“The assumption, based on their statements, is that they would do a managed float similar to what they were doing prior to 2007,” said Nate Herman, VP of international trade for the American Apparel and Footwear Association. “That would mean it would be a slow, gradual change, but that is really an assumption. Their statement was too vague to figure out. All it has done is create uncertainty.”
While many in the industry had been anticipating an adjustment, most agreed that it comes at a particularly challenging time, as costs for everything from raw materials to transportation to labor are sharply on the rise.
“For the shoe business, this couldn’t have come at a worse time,” said Jim Issler, president and CEO of H.H. Brown. “The labor shortage has sent all of us in the industry scurrying to procure production. It’s a double whammy. In the end, it’s going to mean higher prices for shoes.”
Just how much will the currency rise? That’s hard to say. A statement from the People’s Bank of China was artfully nonspecific when announcing how and when the change would occur.
“In view of the recent economic situation and financial market developments at home and abroad, and the balance of payments situation in China, the People’s Bank of China has decided to proceed further with reform of the [yuan] exchange rate regime,” said the statement. “The global economy is gradually recovering. The recovery and upturn of the Chinese economy has become more solid with the enhanced economic stability. It is desirable to proceed further with reform of the [yuan] exchange rate regime and increase the [yuan] exchange rate flexibility.”
China first began a managed float of its currency in 2005 in response to international pressure. Instead of pegging the value of the yuan to the dollar, China’s central bank at that time set about determining the exchange rate based on a basket of currencies. When the current economic crises hit, government officials reverted to earlier policies. Now, officials once again feel the timing is right for a revaluation, though many have speculated that the decision was made as an appeasement prior to this weekend’s G20 summit in Toronto, where leaders from 20 key economies will meet.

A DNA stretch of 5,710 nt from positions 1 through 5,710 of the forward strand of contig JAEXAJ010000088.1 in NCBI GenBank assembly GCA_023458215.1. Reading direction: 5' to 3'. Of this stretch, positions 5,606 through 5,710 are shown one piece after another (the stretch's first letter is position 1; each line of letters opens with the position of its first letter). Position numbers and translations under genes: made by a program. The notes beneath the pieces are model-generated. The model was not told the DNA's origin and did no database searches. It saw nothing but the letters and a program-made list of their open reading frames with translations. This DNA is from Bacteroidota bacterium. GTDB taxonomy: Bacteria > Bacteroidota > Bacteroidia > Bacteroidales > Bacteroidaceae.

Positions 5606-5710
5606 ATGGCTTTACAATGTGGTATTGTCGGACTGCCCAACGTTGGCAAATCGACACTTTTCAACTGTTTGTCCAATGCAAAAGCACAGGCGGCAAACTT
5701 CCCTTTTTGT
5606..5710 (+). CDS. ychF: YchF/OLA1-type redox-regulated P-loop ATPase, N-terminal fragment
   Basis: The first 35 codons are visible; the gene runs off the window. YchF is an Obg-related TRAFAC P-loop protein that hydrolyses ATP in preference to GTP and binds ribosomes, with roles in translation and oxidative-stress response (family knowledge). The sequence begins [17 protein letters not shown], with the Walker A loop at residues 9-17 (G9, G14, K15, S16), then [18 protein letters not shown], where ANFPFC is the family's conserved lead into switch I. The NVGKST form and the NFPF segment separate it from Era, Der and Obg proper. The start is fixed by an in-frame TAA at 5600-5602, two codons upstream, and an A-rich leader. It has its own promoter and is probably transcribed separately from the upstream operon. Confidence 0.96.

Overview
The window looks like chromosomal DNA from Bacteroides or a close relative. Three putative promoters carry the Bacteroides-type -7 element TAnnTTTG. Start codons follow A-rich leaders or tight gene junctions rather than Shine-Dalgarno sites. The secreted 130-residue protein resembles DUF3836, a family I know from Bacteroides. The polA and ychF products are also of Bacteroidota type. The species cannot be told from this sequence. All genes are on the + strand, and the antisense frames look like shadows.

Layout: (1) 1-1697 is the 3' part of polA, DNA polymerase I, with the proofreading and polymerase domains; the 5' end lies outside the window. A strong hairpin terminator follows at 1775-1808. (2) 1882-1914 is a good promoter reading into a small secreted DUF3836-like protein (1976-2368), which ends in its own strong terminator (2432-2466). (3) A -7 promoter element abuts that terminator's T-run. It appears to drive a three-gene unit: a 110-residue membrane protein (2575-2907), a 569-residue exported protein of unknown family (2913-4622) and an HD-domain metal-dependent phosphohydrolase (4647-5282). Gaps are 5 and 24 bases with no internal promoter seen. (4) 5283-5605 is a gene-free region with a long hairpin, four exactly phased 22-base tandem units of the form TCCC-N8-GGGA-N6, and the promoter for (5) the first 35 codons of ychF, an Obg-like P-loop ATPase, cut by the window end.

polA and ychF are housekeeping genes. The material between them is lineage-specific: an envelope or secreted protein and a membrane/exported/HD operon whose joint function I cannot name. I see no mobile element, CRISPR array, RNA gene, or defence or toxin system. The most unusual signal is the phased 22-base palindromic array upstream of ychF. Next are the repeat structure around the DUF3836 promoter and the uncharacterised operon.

Footwear execs were hesitant to even guess as to how much the currency would appreciate, but when pressed, most speculated a low to mid-single-digit increase.
“I think we’re looking at 6 percent to 8 percent this year,” said Chinese Laundry CEO Bob Goldman. “The reality is that it’s so undervalued that [the Chinese government] has to do something. The financial people think it could be as undervalued at 35 percent to 40 percent.”
“In the middle part of the last decade, we saw 16, 17, 18 percent increases in the currency,” said Matt Priest, president of the Footwear Distributors & Retailers of America. “In two or three years, it could be 20 percent.”
Jerry Turner, CEO of American Sporting Goods Corp., said that while the news certainly isn’t good for shoe manufacturers, it’s still minor compared with the other cost challenges that companies face.
“The reality is that a 2 or 3 percent increase in the currency isn’t as large as the 20 percent increase in the cost of labor that has taken place over the last three months, plus the increase in raw material costs,” he said. “So, yes, it means something, but it’s just one more thing that is increasing costs.”
Turner also stressed that a rise in the value of the currency does not necessarily translate into an equal increase in costs, since raw materials, labor and transportation all factor into the cost structure and may or may not be paid in U.S. dollars.
But that has not prevented major footwear companies from already feeling the sting of the change in policy.
Susquehanna Financial Group issued a report last week saying the currency appreciation would likely affect operating budgets throughout the industry. “The [yuan] appreciation is generally a negative for the footwear sector,” the report said. “Overall, we would expect a stronger [yuan] to negatively impact product costs for our branded universe, as factories adjust selling prices to appropriately reflect a stronger [currency].”
Similarly, Wall Street Strategies Inc. stated in an investment report that the revaluation comes as retailers are already struggling to regain business lost from the recession.
“The [yuan] dynamic now joins the growing list of things retailers did not want to hear at this point in the year,” said the report. “Consumers may be back in the malls and outlets with money derived from personal asset write-downs and mortgage refinances, and there are signs of demand for products at higher price points, but the majority of John Q public is still very price sensitive.”